Turkey’s Erdogan says Cyprus should aim for ‘two separate states’

Talks previously aimed for reunification of island split between the Greek-speaking and Turkish-speaking sides.

Reunification has looked more remote since an Erdogan-backed Turkish nationalist, Ersin Tatar, right, was elected leader of the north last month [Turkish Presidency/AFP]

Turkey’s President Recep Tayyip Erdogan has said on a controversial visit to Northern Cyprus that talks about the divided island should aim for a settlement between “two separate states”.

Talks in the past have aimed for a reunification of the Mediterranean island, which is split between the Greek-speaking Republic of Cyprus, a European Union member with control over the island’s southern two-thirds, and the north occupied by Turkey since 1974.

“There are two peoples and two separate states in Cyprus,” Erdogan said on Sunday.

“There must be talks for a solution on the basis of two separate states.”

The EU, which has threatened to impose sanctions on Turkey next month over its oil and gas exploration activities in the Eastern Mediterranean, admitted Cyprus into the bloc in 2004.

Erdogan’s visit to Northern Cyprus, recognised only by Ankara, comes at a time of heightened tensions on the island and in the Eastern Mediterranean and was condemned as a “provocation without precedent” by the Republic of Cyprus.

The Turkish president visited the disputed beachfront area of Varosha along the UN buffer zone that has divided the island since Turkey’s invasion.

An eventual reunification of Cyprus has looked more remote since an Erdogan-backed Turkish nationalist, Ersin Tatar, was elected leader of the north last month.

Turkey’s government said Erdogan and Tatar would discuss how to strengthen ties and also the situation in the broader eastern Mediterranean.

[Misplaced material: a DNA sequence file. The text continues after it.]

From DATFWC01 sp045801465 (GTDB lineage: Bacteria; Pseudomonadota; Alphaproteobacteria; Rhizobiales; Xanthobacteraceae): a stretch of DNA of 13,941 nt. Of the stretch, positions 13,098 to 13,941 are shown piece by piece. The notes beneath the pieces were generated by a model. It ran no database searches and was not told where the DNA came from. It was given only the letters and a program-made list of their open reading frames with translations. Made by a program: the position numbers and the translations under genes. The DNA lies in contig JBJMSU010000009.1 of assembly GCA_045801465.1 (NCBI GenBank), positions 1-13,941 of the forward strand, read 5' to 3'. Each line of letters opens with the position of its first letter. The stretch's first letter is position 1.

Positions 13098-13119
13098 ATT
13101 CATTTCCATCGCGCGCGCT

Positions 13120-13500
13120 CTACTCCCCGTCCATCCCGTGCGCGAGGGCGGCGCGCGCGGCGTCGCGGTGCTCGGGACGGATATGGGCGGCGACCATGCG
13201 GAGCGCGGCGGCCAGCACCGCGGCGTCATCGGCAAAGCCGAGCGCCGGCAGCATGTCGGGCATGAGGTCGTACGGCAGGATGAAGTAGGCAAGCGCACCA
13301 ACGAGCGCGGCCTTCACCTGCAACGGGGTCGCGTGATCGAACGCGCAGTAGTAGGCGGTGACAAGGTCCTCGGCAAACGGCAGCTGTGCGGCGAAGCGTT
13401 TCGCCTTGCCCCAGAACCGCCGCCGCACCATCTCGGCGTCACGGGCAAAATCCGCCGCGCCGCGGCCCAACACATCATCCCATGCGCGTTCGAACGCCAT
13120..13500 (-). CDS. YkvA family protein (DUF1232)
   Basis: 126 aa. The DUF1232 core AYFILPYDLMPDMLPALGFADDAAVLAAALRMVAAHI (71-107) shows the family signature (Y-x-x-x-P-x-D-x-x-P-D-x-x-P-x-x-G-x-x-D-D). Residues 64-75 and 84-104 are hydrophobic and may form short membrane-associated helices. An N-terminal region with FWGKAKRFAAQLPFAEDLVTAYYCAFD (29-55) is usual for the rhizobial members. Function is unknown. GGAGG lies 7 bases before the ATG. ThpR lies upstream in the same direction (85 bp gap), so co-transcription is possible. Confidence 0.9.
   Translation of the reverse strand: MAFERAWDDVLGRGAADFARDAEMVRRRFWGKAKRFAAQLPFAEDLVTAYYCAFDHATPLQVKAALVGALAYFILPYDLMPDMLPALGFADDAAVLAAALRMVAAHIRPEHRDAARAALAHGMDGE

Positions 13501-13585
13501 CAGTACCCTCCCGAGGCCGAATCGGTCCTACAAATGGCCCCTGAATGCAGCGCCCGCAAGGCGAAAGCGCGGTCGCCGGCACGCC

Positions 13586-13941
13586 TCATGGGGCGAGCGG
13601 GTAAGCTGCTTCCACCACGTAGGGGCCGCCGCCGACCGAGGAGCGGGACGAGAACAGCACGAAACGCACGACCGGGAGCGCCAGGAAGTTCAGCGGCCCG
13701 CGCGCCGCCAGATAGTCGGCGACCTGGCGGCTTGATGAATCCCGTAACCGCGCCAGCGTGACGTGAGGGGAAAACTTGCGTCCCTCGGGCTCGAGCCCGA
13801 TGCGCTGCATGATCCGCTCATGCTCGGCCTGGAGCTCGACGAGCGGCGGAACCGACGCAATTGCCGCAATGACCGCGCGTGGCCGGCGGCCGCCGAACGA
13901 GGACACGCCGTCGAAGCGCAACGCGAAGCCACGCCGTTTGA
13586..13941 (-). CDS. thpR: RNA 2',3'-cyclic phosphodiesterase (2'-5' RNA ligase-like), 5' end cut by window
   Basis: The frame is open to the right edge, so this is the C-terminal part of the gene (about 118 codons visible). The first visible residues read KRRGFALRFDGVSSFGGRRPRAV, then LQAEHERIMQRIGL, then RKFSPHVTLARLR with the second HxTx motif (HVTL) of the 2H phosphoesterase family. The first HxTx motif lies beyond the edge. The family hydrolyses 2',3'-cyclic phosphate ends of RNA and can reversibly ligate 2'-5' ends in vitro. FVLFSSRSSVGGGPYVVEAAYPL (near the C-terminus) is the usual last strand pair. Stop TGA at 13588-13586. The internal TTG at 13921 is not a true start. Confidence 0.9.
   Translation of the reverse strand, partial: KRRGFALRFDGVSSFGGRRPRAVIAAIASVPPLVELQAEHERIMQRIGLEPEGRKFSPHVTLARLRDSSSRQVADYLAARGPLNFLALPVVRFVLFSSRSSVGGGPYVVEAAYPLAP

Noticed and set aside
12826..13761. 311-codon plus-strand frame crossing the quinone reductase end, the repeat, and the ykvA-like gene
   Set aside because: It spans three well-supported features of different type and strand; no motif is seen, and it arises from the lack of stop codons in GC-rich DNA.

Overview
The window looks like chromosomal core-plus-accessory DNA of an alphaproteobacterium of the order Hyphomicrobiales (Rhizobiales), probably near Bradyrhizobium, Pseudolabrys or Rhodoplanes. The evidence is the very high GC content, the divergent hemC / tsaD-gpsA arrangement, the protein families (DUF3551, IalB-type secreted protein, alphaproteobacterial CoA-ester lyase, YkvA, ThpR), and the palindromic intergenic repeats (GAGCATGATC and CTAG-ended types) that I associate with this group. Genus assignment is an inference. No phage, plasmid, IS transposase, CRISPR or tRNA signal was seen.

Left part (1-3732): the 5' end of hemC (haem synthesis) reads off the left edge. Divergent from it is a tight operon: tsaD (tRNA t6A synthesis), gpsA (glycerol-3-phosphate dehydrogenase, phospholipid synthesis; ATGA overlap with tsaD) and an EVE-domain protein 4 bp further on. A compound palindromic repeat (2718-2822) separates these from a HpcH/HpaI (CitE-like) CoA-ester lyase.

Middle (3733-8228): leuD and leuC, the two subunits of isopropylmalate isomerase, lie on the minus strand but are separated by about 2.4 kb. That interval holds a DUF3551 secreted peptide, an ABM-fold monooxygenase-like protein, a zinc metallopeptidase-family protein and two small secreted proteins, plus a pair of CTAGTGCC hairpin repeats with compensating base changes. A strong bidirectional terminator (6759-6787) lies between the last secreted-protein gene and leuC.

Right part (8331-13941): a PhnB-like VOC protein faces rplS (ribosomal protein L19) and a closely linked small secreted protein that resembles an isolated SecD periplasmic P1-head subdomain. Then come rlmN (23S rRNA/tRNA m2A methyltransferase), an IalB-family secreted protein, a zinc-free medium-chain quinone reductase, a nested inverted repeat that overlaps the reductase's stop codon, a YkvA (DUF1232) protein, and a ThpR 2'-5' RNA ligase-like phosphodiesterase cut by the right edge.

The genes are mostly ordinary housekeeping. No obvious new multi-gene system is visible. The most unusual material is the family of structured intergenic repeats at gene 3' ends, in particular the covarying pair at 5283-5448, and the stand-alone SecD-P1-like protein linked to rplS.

The last UN-sponsored peace talks, based on the reunification of the island, failed in 2017.

Ghost town ‘picnic’

Erdogan visited on Sunday to mark the anniversary of the self-proclaimed Turkish Republic of Northern Cyprus (TRNC), and visited Varosha, a long-abandoned beach resort that was once the playground of celebrities and dubbed a “jewel of the Mediterranean”.

The Turkish invasion – launched in response to an Athens-engineered coup in Nicosia designed to unify Cyprus with Greece – was followed on November 15, 1983 by the declaration of the TRNC.

Since then, Varosha has been a fenced-off ghost town, where former luxury hotels and restaurants have fallen into disrepair and overgrown by weeds and bushes.

Turkish troops partially reopened the seafront of Varosha on October 8, stirring international criticism.

Cyprus President Nicos Anastasiades condemned Erdogan’s visit, as well as what he called the historical “secessionist act of the declaration of the illegal regime” in the north.

He said Erdogan’s visit served to “torpedo” UN-led efforts to work toward resolving “the Cyprus problem” in talks between Greek and Turkish Cypriots, Athens, Ankara and former colonial power London.

Erdogan’s increasingly assertive stance has sparked protests in the Greek-speaking south – but also in the north, where many Turkish Cypriots resent Ankara’s interference in the island’s politics.

“No interference! Freedom for all!” hundreds of Turkish Cypriot protesters chanted in northern Nicosia on Tuesday to denounce Erdogan’s visit.

Source: News Agencies